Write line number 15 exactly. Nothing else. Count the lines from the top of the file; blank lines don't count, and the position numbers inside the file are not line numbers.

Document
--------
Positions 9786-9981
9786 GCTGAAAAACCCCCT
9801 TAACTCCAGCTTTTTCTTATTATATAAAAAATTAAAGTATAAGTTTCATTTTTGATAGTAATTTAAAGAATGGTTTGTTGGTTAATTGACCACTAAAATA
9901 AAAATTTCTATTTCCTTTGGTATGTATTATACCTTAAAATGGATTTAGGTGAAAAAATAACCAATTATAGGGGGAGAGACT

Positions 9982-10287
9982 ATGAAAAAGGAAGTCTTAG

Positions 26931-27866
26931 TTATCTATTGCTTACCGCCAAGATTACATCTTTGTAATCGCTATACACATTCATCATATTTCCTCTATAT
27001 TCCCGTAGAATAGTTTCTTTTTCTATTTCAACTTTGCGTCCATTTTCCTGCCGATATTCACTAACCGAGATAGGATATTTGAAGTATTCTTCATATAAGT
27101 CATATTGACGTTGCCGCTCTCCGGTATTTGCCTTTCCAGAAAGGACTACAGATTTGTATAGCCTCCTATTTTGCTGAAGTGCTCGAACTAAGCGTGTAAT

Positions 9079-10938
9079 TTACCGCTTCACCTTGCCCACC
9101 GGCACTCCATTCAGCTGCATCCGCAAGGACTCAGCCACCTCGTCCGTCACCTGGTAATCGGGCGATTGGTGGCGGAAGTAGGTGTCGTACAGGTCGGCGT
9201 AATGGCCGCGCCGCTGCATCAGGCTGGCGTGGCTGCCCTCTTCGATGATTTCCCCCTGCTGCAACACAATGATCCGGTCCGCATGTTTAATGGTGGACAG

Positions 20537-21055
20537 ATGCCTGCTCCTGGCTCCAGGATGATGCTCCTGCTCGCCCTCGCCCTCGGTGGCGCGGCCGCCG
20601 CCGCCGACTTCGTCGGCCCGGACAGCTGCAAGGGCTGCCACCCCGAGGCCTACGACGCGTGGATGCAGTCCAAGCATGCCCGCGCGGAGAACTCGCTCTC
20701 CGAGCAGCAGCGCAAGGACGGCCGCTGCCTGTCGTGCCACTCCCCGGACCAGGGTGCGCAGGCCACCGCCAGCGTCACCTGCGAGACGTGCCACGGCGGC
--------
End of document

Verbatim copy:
Positions 20537-21055